Challah is the name of the beautiful braided egg bread that is served on the table during Sabbath all over the world. It’s a celebration bread in Jewish tradition, and so here in Lisbon it has been served several times with Friday night dinner. Challah are made in several sizes and shapes that all have a different meaning. The most common one is braided with three or six strands and some say it symbolizes love, it looks like intertwined arms. Three braids are said to symbolize truth, peace, and justice. Twelve humps made from two small or one large braided bread are said to represent the 12 loaves kept in the Temple of Jerusalem for the 12 tribes of Israel. Round challah are usually made for Rosh Hashanah, Jewish New Year. The round shape has no endings which symbolizes continuity, the wheel of the seasons, or a spiral of upward progress.
The word Challah derives from a reference in the Torah (Jewish written law, the first five books of the Jewish bible) saying that God instructs Moses to set aside a portion of each loaf and use it as an offering to local Jewish priests.
The bread has been the Jewish ritual bread for ages. Housewives used to knead the dough on Thursday and let it rise overnight. Next Friday morning they woke up early to bake mostly all the bread for the week at the same time, to not waste any fuel. So if you wish to have fresh challah on the weekend, make sure you prepare the dough right on time. Although back in the days it rise overnight, 2-3 hours will do it as well. The distinctive smell that emanates from the oven and fills the house when it is baked is the smell of Sabbath but also the best smell to start your weekend!
Challah is at its best the day itself, but leftovers can be wrapped in plastic once the bread is completely cool and stored at room temperature wrapped in plastic. Challah is slightly sweet and amazingly soft inside which makes it similar to brioche. Leftovers serve perfect for french toast.
- KitchenAid® K400 Blender
- 500 grams flour
- 11 grams dry yeast or 25 gram of fresh yeast
- 1 tbsp sugar not neccesarily
- 1 egg
- 1/4 cup oil olive oil or vegetable oil
- 200 ml warm water
- 1 tsp salt
- sesame seeds, poppy seeds what you wish, can be none ass well
- Add half of the water (100 ml), yeast and sugar to a large bowl and mix. Wait to see if the yeast is active (foaming). Slowly add the flour to the bowl, keep mixing. If desired add 1 egg, but this isn't a must. This you can do by hand or you'll let the kitchen aid do all the work 🙂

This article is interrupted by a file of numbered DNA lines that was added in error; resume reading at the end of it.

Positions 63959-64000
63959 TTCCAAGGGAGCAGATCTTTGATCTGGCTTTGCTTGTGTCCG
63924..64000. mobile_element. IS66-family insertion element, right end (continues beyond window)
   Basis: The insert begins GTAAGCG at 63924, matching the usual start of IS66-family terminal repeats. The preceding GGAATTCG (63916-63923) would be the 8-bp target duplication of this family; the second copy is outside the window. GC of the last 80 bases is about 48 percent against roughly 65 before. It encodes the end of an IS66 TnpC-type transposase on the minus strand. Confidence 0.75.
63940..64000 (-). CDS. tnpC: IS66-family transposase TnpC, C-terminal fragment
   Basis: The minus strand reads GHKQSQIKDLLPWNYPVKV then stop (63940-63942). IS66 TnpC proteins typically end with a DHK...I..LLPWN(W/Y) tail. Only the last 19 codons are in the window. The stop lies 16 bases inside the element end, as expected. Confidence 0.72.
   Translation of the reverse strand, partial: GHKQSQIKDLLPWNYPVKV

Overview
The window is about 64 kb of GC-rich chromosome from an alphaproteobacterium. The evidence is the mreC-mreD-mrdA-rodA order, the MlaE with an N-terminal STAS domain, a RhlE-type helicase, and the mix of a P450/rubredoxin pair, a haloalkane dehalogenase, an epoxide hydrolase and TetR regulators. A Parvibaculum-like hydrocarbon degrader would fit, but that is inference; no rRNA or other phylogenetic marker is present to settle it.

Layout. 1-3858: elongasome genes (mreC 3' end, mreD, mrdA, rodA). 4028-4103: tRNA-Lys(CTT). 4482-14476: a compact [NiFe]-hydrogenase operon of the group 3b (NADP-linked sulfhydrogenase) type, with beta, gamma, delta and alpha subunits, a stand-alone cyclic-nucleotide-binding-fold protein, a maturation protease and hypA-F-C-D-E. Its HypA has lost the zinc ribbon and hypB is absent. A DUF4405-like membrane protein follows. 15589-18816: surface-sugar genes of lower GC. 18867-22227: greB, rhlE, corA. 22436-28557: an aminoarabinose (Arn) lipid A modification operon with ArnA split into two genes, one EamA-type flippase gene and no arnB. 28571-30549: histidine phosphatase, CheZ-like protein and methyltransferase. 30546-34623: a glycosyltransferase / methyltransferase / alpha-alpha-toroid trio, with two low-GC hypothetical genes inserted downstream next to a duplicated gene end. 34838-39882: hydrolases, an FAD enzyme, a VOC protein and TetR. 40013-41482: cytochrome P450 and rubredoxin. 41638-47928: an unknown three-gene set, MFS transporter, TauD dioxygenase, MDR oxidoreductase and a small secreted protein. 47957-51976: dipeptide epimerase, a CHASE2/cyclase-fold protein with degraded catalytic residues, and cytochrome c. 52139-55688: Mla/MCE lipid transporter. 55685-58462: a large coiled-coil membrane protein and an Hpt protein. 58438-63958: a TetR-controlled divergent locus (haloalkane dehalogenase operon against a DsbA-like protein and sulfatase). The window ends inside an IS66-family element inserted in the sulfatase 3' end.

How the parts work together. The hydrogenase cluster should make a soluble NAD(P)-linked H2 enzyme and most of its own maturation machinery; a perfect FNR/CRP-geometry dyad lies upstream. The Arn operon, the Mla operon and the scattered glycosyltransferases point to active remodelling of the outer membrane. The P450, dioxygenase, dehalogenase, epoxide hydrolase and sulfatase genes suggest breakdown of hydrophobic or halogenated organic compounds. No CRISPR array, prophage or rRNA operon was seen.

- Add the oil to the mixture and the rest of the water. If the dough feels sticky, add a bit more flour, if it's too dry add more water. When everything is well combined, add salt and mix until the dough is smooth and doesn't stick to your hands.
- Grab another bowl and add oil on the sides and a bit on the dough. Add the dough to the bowl and cover with plastic foil. Cover with a thick towel and let it rest between 1,5-2 hours until it doubled it's size, preferably in a warm area in the house.
- Take the dough out of the bowl and divide it into 6 equal parts. Roll each part into 30 cm long and do it equally.
- Now the braiding starts! Braid two challah's from 3 rolls and be careful not to braid too tight cause they need to breath in the oven. After braiding squeeze them a bit with a bump on each side.
- Prepare a baking tray with parchment paper. Transfer the challah's to the baking trays and cover with a towel. Let it rest for 1 to 1,5 hour more.
- Preheat the oven to 175 °C . Meantime mix one egg with a teaspoon of olive oil and mix it well. Use a brush to cover the challah's with the eggs mixture (this will give them this beautiful colour). Add sesame seeds and/or poppy seeds on top.
- Transfer the challah's into the over and let it bake for 25 minutes. Once ready take them out of the oven and cover with a towel. Let it cool down for 15 minutes.
- Challah can also be made with chocolate, honey, nuts or something salty like feta cheese. You just add it to the dough before you braid it.